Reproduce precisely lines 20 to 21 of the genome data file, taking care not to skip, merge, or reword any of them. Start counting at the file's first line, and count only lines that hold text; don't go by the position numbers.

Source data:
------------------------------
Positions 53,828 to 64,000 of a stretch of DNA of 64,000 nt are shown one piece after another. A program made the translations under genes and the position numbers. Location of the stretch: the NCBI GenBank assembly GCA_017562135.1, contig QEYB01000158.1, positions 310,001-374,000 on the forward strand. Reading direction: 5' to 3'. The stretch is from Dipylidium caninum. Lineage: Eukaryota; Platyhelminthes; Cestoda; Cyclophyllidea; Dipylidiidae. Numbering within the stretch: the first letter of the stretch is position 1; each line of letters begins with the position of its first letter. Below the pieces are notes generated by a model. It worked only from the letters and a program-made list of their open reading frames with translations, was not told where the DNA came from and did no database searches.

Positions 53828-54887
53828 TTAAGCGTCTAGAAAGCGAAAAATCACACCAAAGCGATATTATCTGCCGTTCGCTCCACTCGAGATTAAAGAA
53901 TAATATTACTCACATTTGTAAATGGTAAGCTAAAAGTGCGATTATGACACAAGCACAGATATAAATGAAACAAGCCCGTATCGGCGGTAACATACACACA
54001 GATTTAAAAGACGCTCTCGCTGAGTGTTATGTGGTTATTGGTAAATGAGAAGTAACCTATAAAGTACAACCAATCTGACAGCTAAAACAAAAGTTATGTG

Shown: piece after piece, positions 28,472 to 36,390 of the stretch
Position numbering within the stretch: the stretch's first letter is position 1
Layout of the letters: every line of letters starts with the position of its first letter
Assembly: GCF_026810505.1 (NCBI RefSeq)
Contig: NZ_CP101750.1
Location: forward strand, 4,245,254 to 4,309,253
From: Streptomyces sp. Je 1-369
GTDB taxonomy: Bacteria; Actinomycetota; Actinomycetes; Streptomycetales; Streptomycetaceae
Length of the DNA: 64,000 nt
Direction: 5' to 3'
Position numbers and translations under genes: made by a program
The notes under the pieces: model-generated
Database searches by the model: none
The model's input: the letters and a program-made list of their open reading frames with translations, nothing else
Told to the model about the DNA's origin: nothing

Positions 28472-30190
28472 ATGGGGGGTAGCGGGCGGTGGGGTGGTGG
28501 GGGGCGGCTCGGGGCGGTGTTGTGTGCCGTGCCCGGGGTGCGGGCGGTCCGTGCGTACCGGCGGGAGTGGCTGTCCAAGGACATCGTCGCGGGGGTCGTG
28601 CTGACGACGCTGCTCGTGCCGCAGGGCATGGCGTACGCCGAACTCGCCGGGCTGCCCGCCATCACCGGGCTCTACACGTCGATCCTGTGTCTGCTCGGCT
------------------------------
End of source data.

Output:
Told to the model about the DNA's origin: nothing

Positions 28472-30190